Microsites: the good, the bad, and the effective
Marketers are always looking for creative ways to focus efforts, reach specific audiences, or convert web traffic to leads. Many are finding that microsites fit the bill. A microsite is a web page (or small set of pages) that’s a distinctive offshoot of an existing website – often with its own unique domain name. While such projects can inject more creativity and visibility into a marketing effort, they can also be confusing to users and pricey to develop and maintain. Let’s explore the pros and cons of microsites – and how to determine if a microsite is right for your next initiative.
The good: Microsite advantages
Microsites deviate from their parent websites by design, using images, animations, and other features to make a visual splash. Think of microsites as stylized, emotional representations of your brand or a specific facet of your brand.
Take a look at how Merck showcases its corporate responsibility with a standout microsite. This example highlights the most important benefits of a microsite:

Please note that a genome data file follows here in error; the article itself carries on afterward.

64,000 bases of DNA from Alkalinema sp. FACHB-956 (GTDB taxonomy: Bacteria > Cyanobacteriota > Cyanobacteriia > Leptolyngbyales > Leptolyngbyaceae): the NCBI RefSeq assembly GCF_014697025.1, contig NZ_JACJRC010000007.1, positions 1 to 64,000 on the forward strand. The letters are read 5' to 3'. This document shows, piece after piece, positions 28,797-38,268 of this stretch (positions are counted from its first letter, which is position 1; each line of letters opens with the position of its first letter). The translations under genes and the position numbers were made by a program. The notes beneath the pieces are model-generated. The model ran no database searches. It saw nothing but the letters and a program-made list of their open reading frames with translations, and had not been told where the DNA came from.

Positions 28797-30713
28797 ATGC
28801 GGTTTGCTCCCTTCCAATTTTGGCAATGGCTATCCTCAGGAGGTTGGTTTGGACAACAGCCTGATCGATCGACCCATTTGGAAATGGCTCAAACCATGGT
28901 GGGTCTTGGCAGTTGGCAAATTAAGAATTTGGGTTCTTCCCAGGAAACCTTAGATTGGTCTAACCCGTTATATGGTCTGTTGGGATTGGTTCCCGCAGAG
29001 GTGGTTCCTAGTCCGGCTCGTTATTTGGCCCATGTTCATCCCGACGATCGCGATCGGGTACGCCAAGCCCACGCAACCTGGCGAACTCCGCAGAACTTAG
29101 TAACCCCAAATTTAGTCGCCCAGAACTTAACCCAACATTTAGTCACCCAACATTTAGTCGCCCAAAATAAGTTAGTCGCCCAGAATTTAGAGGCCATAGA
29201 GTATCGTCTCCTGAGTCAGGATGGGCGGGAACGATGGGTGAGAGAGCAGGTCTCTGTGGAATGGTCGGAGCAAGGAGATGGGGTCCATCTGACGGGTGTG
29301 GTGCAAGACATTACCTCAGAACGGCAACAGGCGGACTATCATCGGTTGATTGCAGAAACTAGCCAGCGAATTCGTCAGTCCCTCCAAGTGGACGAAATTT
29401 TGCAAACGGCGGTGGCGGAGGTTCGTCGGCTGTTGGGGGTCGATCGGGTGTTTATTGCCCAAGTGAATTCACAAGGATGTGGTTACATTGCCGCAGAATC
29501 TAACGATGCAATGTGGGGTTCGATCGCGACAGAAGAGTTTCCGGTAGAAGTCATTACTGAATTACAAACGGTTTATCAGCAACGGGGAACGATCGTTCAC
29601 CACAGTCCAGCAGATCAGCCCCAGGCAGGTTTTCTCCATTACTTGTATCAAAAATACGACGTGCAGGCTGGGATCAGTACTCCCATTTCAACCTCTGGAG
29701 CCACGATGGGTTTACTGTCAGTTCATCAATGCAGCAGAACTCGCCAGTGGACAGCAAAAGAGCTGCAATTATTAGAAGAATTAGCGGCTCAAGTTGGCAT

- Closer integration with a campaign. You’re not tied to corporate templates, so you can create a microsite that matches the marketing material for the campaign, in design and content.
- Decreased distractions. Great campaigns usually drive traffic straight to a microsite. With the main site navigation and irrelevant elements removed, visitors can fully focus on your campaign and calls to action.
The bad: Microsite downsides
There are also convincing reasons to avoid microsites.
- They can be confusing. Users browsing a corporate website may find themselves unexpectedly sent to a microsite. Everything looks different and they may not understand its intended purpose – or know how to get back to where they were headed.
- They can be costly. Deciding to use a microsite means taking on added costs and complexities in design and backend maintenance – above and beyond those of the parent site.
Know that microsites can be the perfect solution if you need to:
- Reach a target audience or market – they’re visually interesting, direct, and customizable to a specific need or group.
- Track a short-lived campaign – they’re quicker to develop and launch, with no need for a full website.
- Launch a new product – they take advantage of creative freedom and make a big impact.
- Tell a story – images and animations take the stage and are better at telling a story than corporate copy.
- Experiment – microsites are great for selective market testing.
Did we miss anything? Want to share a good or bad microsite experience? We’d love to hear from you in the comments section.